‘The New York Times’ reports that the League of American Orchestras has released an eight-year study that finds — the good news — classical orchestras’ contributed income, which had dropped during the Great Recession, is now above even pre-recession levels. Fewer orchestras are running deficits these days.
The bad news is that it’s extremely likely a city’s symphony orchestra is now, more or less, a charity. It doesn’t earn the majority of its revenue from subscriptions or ticket sales anymore. Meaning, it has less of an ordinary ‘you buy a ticket, we give you music’ relationship with its audience and is much more dependent on a small number of wealthy patrons.
Many people may feel, isn’t this always been the way orchestras have been run? Not really. Despite the image of classical music as solely a pursuit of the wealthy, a rule of thumb for non-profit music organizations has long been that a healthy organization took in the majority of its revenue directly from concertgoers’ purchasing seats, usually around 60 percent.
But the year 2013, it seems, was a tipping point: “For the first time, ensembles no longer earned a majority of their ticket revenue from the subscription packages they have depended on for decades.” What’s more, attendance dropped by 10.5 percent between 2010 and 2014.
This means not simply that orchestras must now compete for wealthy donors more than ever. It means that this pursuit shapes the entire organization, its marketing, its organizational structure, its pricing, even its mission. Not surprisingly, the ‘Times’ reports:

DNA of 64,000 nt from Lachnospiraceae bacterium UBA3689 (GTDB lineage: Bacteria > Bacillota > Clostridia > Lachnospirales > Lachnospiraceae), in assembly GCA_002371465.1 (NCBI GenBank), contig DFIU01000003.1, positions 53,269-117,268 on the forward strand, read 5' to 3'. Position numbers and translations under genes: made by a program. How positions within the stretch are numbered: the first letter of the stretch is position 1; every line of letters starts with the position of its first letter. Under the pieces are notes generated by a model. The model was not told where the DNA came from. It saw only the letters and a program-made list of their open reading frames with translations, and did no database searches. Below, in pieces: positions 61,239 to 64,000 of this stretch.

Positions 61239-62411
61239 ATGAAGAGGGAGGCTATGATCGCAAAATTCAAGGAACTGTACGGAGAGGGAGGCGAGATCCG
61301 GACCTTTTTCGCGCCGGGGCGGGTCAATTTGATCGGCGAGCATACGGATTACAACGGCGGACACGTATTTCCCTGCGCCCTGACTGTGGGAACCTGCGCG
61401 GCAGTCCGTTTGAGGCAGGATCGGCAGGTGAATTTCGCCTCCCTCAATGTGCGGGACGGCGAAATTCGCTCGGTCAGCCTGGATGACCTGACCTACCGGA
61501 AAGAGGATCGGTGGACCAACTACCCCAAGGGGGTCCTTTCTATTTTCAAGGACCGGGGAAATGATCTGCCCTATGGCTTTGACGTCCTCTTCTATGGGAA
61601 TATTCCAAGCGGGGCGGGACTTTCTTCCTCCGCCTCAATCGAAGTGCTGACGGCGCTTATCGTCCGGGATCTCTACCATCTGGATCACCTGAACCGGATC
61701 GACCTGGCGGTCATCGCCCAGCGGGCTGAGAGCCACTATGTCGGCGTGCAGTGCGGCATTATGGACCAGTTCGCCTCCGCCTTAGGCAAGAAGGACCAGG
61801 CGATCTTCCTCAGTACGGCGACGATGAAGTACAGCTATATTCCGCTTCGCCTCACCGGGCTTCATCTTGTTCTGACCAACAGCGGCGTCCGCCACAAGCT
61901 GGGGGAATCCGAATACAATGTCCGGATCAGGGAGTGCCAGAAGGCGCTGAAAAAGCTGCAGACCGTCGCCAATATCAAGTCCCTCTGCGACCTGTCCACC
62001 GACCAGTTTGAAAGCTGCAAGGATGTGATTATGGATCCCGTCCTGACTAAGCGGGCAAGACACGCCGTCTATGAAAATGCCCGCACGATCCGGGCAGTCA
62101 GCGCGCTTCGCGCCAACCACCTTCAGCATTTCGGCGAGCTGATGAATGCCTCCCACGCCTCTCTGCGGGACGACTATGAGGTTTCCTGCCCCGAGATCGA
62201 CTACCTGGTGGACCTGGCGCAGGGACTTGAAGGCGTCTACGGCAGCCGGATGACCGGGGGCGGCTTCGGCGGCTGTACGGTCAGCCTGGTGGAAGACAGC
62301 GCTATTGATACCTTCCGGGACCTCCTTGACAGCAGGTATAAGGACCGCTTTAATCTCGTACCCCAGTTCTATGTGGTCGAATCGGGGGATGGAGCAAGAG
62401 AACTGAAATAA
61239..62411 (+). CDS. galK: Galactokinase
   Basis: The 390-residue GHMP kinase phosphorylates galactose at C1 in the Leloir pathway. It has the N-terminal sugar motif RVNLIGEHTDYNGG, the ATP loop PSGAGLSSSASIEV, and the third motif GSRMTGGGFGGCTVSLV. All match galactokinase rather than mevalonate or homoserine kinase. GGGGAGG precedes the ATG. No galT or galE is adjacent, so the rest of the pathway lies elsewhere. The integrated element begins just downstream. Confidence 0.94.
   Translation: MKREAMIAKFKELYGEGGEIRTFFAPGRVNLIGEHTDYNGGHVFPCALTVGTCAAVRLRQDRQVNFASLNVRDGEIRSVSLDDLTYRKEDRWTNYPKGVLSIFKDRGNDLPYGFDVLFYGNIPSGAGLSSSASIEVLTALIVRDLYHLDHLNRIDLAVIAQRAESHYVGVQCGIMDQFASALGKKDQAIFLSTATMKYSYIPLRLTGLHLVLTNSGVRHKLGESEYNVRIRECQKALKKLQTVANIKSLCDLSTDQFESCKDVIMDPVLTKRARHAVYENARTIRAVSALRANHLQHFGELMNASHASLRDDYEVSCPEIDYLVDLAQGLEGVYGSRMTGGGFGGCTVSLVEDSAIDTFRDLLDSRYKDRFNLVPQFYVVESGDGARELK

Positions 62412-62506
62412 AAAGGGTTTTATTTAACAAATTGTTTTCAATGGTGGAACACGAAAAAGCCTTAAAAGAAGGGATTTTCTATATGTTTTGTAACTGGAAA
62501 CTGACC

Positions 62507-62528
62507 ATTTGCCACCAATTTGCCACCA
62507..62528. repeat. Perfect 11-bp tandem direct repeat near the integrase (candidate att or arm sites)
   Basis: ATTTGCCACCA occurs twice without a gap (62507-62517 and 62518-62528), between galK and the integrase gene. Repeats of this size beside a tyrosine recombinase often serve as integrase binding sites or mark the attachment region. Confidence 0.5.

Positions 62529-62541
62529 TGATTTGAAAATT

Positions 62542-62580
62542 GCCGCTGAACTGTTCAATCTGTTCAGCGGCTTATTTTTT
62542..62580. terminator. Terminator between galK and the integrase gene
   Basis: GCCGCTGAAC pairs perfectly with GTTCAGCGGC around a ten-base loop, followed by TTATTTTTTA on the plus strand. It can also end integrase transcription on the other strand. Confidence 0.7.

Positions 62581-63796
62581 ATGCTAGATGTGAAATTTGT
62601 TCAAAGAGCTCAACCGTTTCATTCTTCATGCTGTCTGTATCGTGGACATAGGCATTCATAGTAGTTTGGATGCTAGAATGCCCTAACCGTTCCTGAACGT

… the period since the recession has been unusually tumultuous. Since 2010, labor battles have led to at least 14 work stoppages at orchestras — half because of strikes, and half because of lockouts — according to the International Conference of Symphony and Opera Musicians, a players’ conference of the musicians’ union, the American Federation of Musicians. A handful of orchestras — in Louisville, Ky.; Honolulu; and Philadelphia — have filed for bankruptcy.
And marquee orchestras have not been immune to serious pressures: The New York Philharmonic has run deficits every season since 2001-2, orchestra officials said…
Before the 1960s, it was rare for orchestras to offer year-round employment to musicians. Then, in 1966, the Ford Foundation began an $80 million program to encourage longer seasons, higher pay and an improved artistic product. By most accounts, the program succeeded — but when the money ran out, some orchestras found it difficult to maintain their better-paid ensembles.
At the same time, the unions representing musicians have grown stronger. The recent downturn exacerbated labor relations at many orchestras — so much so that the Federal Mediation and Conciliation Service has had to develop classical music industry expertise, and labor battles have become a subplot on the Amazon series “Mozart in the Jungle.”
There are bright spots: Those orchestras that own their multi-purpose venue (not the case in either Dallas or Fort Worth) have a good money earner on their hands, renting it out to other attractions, while several near-death ensembles have bounced back.